Wall Street: Meet the 'Banker of the Week'

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It's Friday. Well done Wall Streeters, you made it to the end of the… day before you open your laptops to work on Saturday.

I'm your host, Aaron Weinman. To lighten things up, I'm rolling out Insider's first "Banker of the Week" segment. The BoW highlights rainmakers, significant new hires, or someone taking on meaningful initiatives at their firms.

Got an idea on who should be next week's banker? You can email me at aweinman@insider.com or tweet me @aaronw11.

By the way, get your earbuds ready: I'm on this morning's The Refresh from Insider talking SPACs – listen to my segment here and check out the full episode here.

Now, let's get to it.

If this was forwarded to you, sign up here. Download Insider's app here.

Harold Butler, Citi

1. Our inaugural BoW: Harold Butler, who leads Citi's diverse financial institutions group. After 17 years at Citi, he's known for his links to the US Treasury and the Federal Reserve.

Butler — a huge advocate for greater equity on Wall Street — was tasked with leading Citi's newly-formed diverse financial institutions group in February. The team aims to expand Citi's capital-markets activity with minority-owned broker dealers and asset managers, and it oversees the bank's investments in minority-owned depository institutions (MDIs).

A couple of years before being asked to lead this team, however, Butler sowed the seeds for a rotational program designed to cultivate links between Citi and more MDIs. In the summer of 2020, while having dinner with Kase Lawal, chairman at Unity Bank in Texas, the Lone Star state's sole Black-owned bank, Butler was asked whether Citi would consider a grant to help Unity get a new markets tax-credit business.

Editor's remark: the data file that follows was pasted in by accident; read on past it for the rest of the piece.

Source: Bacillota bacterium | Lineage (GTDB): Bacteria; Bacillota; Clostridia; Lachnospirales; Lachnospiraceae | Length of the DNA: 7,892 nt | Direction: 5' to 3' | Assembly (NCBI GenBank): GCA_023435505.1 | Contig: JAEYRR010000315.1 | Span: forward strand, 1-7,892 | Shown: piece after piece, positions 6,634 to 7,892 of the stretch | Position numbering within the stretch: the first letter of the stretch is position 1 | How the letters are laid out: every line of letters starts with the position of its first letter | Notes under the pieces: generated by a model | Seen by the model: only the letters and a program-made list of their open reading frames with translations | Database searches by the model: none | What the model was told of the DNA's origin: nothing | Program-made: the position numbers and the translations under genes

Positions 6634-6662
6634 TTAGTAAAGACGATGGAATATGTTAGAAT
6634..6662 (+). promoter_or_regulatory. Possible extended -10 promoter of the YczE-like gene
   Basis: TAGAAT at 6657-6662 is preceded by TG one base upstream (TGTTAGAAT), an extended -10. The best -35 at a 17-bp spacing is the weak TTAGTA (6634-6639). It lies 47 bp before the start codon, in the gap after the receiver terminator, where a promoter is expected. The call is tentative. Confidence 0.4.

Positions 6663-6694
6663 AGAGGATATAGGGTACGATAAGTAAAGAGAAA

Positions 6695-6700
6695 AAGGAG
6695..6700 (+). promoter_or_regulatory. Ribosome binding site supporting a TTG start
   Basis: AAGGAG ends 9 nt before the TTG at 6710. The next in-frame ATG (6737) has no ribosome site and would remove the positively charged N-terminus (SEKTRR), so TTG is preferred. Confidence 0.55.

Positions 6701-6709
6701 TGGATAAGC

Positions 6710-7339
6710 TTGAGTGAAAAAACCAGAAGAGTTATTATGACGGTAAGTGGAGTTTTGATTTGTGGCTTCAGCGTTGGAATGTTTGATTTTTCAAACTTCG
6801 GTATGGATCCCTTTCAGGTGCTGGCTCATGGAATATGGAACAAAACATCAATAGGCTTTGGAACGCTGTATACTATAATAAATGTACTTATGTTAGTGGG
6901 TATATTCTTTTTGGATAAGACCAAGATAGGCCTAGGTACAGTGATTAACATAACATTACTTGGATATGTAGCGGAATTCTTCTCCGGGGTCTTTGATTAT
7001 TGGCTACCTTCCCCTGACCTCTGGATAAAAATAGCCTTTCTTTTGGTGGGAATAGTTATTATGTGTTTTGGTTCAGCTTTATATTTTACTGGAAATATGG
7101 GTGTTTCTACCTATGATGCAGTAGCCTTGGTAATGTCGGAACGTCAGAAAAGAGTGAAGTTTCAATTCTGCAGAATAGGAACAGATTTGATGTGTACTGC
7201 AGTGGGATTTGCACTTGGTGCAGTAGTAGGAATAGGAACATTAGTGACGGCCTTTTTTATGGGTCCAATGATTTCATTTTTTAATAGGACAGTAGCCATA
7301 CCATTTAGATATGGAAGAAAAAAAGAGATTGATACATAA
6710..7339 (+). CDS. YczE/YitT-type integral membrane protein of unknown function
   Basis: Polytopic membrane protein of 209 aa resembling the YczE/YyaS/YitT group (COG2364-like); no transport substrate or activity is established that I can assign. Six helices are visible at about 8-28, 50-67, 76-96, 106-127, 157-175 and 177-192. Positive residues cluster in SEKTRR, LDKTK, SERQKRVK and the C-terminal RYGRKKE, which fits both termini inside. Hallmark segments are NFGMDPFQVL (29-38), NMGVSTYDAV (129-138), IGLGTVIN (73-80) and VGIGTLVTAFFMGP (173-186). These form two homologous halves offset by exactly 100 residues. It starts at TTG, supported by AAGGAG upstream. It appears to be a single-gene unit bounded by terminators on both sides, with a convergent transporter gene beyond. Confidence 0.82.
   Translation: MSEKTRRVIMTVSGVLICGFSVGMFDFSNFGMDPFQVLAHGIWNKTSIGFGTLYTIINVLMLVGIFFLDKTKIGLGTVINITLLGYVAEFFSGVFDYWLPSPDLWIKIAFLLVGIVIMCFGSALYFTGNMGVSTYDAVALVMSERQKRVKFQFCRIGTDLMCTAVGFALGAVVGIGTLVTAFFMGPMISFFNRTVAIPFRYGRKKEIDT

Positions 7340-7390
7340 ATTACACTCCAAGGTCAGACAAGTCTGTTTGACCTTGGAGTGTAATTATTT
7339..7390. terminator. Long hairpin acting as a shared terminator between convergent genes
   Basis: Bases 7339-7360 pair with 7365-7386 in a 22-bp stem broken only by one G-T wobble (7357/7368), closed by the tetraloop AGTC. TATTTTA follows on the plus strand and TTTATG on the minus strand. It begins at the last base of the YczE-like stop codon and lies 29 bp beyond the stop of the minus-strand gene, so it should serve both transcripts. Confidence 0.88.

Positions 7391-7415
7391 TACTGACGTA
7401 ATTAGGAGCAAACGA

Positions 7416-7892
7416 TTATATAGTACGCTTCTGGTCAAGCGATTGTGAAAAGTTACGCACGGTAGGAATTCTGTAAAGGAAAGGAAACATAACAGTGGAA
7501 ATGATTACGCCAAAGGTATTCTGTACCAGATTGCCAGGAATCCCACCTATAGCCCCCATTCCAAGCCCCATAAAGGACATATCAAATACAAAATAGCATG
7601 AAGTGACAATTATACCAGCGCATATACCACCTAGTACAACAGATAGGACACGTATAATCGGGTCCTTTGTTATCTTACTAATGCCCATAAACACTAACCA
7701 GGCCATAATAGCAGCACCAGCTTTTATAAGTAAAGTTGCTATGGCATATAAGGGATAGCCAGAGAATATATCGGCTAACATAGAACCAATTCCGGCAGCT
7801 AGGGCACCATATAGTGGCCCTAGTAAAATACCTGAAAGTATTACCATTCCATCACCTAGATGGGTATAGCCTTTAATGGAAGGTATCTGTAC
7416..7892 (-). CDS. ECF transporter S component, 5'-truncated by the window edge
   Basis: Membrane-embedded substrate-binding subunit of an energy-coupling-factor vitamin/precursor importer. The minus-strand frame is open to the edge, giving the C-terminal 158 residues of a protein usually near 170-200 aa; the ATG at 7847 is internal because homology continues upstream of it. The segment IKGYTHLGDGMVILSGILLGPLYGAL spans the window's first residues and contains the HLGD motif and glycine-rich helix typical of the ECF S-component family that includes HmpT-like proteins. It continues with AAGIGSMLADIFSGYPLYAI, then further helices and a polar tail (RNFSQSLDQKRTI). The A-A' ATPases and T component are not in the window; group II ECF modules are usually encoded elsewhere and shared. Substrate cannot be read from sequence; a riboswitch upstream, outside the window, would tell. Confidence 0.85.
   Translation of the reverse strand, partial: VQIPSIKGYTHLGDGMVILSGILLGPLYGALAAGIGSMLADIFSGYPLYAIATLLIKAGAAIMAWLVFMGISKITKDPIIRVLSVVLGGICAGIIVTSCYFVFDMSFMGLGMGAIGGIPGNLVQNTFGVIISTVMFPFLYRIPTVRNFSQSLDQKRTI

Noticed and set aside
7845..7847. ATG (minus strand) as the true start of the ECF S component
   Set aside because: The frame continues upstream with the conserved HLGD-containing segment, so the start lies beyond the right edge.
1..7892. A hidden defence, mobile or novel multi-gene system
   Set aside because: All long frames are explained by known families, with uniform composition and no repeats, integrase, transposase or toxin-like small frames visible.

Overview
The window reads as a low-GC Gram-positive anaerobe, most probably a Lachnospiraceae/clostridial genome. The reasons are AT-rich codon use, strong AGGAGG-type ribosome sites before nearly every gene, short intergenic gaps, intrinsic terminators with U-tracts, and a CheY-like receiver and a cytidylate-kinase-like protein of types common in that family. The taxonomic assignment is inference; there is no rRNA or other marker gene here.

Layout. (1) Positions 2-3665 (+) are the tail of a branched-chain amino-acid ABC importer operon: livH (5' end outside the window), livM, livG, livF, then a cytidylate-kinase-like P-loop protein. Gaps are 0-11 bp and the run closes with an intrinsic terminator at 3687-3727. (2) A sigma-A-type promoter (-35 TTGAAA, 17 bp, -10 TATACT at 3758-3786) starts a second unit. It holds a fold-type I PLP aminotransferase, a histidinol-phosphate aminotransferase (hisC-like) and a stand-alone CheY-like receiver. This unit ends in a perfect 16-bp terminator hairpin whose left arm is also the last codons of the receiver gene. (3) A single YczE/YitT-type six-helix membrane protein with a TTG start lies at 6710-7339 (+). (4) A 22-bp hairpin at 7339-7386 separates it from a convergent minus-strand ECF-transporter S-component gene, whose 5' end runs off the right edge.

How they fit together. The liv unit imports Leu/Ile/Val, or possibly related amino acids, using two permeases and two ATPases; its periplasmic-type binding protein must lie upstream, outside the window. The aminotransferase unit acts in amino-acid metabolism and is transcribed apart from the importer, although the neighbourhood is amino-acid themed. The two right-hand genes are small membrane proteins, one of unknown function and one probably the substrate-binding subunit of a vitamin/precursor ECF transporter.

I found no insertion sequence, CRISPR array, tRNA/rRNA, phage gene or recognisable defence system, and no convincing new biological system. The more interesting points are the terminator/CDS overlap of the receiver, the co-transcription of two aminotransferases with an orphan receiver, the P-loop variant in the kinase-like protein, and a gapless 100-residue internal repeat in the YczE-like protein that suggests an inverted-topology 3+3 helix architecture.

Butler thought on it and realized a rotational program not only strengthened relationships with MDIs, but provided minority-owned financial institutions with access to Wall Street talent, services, and technology.

The rotational initiative, like a secondment, embeds Citi bankers with MDIs for a short term.

Thanks in part to Butler, Citi started the rotational program last year. Its initial secondee was Gina Nisbeth, a director in Citi's trading division, who spent last year working with Unity National Bank of Houston.

And last month, Citi named three secondees for the second installment of rotations:

  • Sandy Furlow is doing a year-long assignment with African-American-owned Industrial Bank.
  • Abhijit Bhattacharya is providing advisory services to Optus Bank.
  • Valerie Scruggs joined M&F Bank, where she will work in advisory services.

Meet seven other Wall Street bankers plying their trade at minority-owned institutions.

Ken Griffin, Citadel Founder, 2018

2. Citadel Securities is hiring 25% more interns than the last two years. The fund/market maker's class of minions feature some sharp individuals, including students who've won the Putnam math competition, NASA researchers, and special-ops soldiers.